I ’ll still be president – Rochas Okorocha

After two previous attempts, Imo State Governor, Owelle Rochas Okorocha last week put back on track his presidential dream, urging the electorate to evaluate the second term ambitions of serving governors within the context of performance.  He spoke in Owerri, the state capital, on Tuesday while hosting a team from The Sun Publishing Company Limited, publishers of The Sun titles. The team comprised the Managing Director/ Editor-In Chief, Mr. Tony Onyima, Daily Editor, Mr. Steve Nwosu, Political Editor, Mr. Chidi Obineche, and the South-east Bureau Chief, Mr. Chidi Nnadi.



Okorocha said he would use his current position as a launch pad, because “I am here to demonstrate my vision and leadership skills.” Stretching further his desire for the presidential diadem, Okorocha, who described himself as an unconventional governor said: “If I am going to contest for president in 2015, then my one term ends. If I am going to contest for president in 2019, then it is better to face what I am doing. But the truth is that my ambition to run for the president of the Federal Republic of Nigeria is not cancelled.” He criticised the Peoples Democratic Party (PDP) for not putting performance as a benchmark in the quest for second term by public office holders.

“I remember that the issue of second term is not a right for anyone who has been a governor. Whether you have done well or not, you’re entitled to a second term. Let whatever you have done speak for you. I have argued that with the leaders of the PDP. It is wrong.” The governor, who is of the All Progressive Grand Alliance (APGA), also relieved his ordeal when he was a member of the PDP. He accused the PDP of failing him at critical points in his political career, and lacking the basic tenets of internal democracy; vowing not to ever have anything to do with the party again.

“Through all my political life, PDP has failed me. First, I wanted to be governor under the PDP. It was taken away from me. I wanted to be a senator, I went under PDP and won, but they denied me the ticket. I came to run for president under the PDP, and I came second. Then, I wanted to be the national chairman, it was not possible. I wouldn’t have achieved my political ambition under PDP. If I had gone for the governorship under PDP in 2011, Ohakim would have stopped me at the primary. That’s to tell you my odyssey in PDP. I have paid my dues in PDP, thinking that the PDP has internal democracy. The party has a problem of internal democracy.”

He declared his intention to reposition APGA as a strong national party with vision. Although, he acknowledged his newness on the platform, he said the current crisis plaguing it was not as much the issue as the loss of vision and communication. Restating its vision, he said: “If it is just an addendum to the PDP, then it is not growing. Our vision for it is to make it a strong national platform, completely independent with its roots in Igbo land; we can quickly reach out and be strong in other parts of the country.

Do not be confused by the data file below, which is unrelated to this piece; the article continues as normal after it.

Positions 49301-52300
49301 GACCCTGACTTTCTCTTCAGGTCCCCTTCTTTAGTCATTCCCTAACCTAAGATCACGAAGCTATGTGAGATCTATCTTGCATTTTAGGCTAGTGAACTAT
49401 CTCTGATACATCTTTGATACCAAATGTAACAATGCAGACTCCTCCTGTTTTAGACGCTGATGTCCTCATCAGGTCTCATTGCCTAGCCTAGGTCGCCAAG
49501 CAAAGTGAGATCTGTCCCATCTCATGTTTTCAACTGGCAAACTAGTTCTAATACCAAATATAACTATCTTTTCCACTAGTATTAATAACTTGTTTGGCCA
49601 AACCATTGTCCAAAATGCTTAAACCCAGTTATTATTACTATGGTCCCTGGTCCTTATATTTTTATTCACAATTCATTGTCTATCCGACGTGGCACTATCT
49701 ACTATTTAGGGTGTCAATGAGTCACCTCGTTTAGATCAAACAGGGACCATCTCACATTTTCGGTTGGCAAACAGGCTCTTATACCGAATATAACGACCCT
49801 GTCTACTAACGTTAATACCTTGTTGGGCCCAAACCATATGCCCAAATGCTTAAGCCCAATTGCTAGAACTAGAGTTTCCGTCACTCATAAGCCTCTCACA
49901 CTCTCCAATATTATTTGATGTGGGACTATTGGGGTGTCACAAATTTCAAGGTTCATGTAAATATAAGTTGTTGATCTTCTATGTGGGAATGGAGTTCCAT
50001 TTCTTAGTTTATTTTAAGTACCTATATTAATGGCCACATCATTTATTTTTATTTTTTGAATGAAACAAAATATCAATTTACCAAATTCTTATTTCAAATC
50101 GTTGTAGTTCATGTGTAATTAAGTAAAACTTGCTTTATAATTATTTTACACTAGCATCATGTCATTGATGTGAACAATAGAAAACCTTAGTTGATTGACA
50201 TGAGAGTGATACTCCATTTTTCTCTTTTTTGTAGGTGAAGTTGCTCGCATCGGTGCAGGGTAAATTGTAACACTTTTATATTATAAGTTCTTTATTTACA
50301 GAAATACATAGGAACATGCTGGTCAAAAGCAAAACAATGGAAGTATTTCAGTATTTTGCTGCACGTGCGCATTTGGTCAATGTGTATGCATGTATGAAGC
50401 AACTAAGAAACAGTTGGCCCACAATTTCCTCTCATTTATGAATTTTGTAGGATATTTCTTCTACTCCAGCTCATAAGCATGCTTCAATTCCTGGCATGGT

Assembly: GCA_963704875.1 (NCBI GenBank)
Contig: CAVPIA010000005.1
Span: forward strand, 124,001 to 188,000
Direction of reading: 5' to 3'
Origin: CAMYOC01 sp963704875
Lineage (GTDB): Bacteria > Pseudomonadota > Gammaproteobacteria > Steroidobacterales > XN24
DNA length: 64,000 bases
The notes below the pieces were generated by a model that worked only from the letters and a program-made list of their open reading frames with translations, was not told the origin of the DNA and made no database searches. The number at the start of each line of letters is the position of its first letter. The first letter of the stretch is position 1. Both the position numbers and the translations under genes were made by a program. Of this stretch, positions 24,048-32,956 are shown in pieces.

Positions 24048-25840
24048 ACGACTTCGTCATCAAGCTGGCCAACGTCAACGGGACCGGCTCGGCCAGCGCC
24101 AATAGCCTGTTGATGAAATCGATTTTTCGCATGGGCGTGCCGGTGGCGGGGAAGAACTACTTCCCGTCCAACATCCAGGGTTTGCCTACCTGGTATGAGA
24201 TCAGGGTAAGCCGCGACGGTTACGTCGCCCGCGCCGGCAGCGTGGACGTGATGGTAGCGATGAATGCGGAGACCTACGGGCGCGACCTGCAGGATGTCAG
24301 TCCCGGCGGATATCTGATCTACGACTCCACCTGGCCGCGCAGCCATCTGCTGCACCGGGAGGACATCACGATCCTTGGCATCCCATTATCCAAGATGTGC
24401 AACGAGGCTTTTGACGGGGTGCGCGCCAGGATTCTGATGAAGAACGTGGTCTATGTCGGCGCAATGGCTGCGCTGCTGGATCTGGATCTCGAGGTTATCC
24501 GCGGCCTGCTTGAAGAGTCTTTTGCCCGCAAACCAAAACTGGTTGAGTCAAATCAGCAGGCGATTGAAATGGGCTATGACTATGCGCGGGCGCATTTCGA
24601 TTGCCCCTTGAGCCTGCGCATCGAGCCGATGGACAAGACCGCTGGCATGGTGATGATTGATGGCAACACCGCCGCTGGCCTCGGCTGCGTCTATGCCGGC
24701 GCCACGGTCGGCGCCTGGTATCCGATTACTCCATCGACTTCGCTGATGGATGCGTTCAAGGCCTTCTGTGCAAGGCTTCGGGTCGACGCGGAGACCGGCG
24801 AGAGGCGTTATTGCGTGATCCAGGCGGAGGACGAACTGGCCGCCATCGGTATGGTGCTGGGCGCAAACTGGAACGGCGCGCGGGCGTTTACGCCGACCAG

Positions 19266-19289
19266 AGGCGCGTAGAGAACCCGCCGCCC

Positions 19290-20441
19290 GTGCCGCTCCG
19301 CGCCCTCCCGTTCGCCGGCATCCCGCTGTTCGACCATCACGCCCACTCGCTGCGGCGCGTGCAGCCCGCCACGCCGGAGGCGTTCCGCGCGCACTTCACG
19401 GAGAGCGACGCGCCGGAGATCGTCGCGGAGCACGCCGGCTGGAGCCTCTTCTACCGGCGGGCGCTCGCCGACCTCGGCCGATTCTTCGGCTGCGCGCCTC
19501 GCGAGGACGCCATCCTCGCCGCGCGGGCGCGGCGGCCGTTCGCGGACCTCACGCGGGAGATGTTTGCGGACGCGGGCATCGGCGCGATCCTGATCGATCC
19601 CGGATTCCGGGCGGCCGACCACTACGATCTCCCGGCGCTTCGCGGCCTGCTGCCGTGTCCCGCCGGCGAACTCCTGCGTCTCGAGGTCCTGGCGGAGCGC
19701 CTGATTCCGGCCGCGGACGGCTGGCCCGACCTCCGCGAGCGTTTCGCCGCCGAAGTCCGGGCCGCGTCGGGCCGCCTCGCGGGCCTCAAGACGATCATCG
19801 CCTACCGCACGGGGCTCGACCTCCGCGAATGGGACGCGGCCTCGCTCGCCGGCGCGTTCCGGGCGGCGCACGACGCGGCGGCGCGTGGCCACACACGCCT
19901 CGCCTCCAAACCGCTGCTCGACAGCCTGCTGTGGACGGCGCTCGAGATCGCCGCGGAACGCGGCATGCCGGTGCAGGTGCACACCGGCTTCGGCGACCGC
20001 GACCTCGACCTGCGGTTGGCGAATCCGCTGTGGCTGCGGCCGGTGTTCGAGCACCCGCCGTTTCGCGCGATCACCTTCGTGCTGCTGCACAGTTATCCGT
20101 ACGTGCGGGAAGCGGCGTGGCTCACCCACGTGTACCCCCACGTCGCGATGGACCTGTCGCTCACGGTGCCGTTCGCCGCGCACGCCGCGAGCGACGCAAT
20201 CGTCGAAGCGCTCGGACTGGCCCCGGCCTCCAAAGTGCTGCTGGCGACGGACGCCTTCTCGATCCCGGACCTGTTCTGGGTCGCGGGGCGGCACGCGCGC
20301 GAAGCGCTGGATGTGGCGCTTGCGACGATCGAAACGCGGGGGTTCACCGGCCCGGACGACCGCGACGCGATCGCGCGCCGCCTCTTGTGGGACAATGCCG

“We are going to strengthen the party, reorganize it. The issue of leadership is even an infinitesimal part of the problem as compared with vision. Yesterday, every Igboman believes APGA is their party. You can’t win election in the South-east without their support.”  On the challenge of running the affairs of Imo state, he said it was daunting but surmountable, saying he met a state that was not doing well, with poverty, debts, lack of trust, corruption and deceit dotting the landscape.

“And the state had also this image of not doing well poverty, lack was everywhere. I was faced with that challenge too. How will I now change the minds of the people? And there was complete disconnect between the people and the government. People no longer believed in the government. So, the issue of trust was not there at all. People no longer trust the government. They saw government as a set up for self-aggrandizement. So I had this challenge to bring back the confidence of the people back to government, and see a synergy, a working relationship between the people and the government. So I had to close the rank and the disconnect between the two.”

He continues: “Then I found that the budgetary system was such that you only talked about welfare. The entire state was run on welfare. Everything was built around salaries, donations, publicity, parties and 75 per cent of the budget. So less than 20 per cent of the budget went for capital projects. And that must explain why there was nothing like capital projects at all in the state. “What I met was just one office building, and one uncompleted Ahiajoku hall, and a few roads, here and there, some of them expanded in the name of dualization. So that was the challenge. What I saw was deceit in governance arising from ignorance, total ignorance. I realized that what the state has had were politicians leading the state, and not leaders.”

To further bridge the gap between the people and the government, Okorocha introduced the controversial 4th tier government by making the traditional rulers the chairmen of the Community Government Council (CGC), the President General (PG) of the community the secretary, with indigenous civil servants as the support staff. He believed the CGC wiould unlock the comatose resources of the area and serve as a catalyst for grassroots development.

He further spoke on the progress of his administration’s programmes such as free education at all levels, revamping of the agricultural potentials, among others.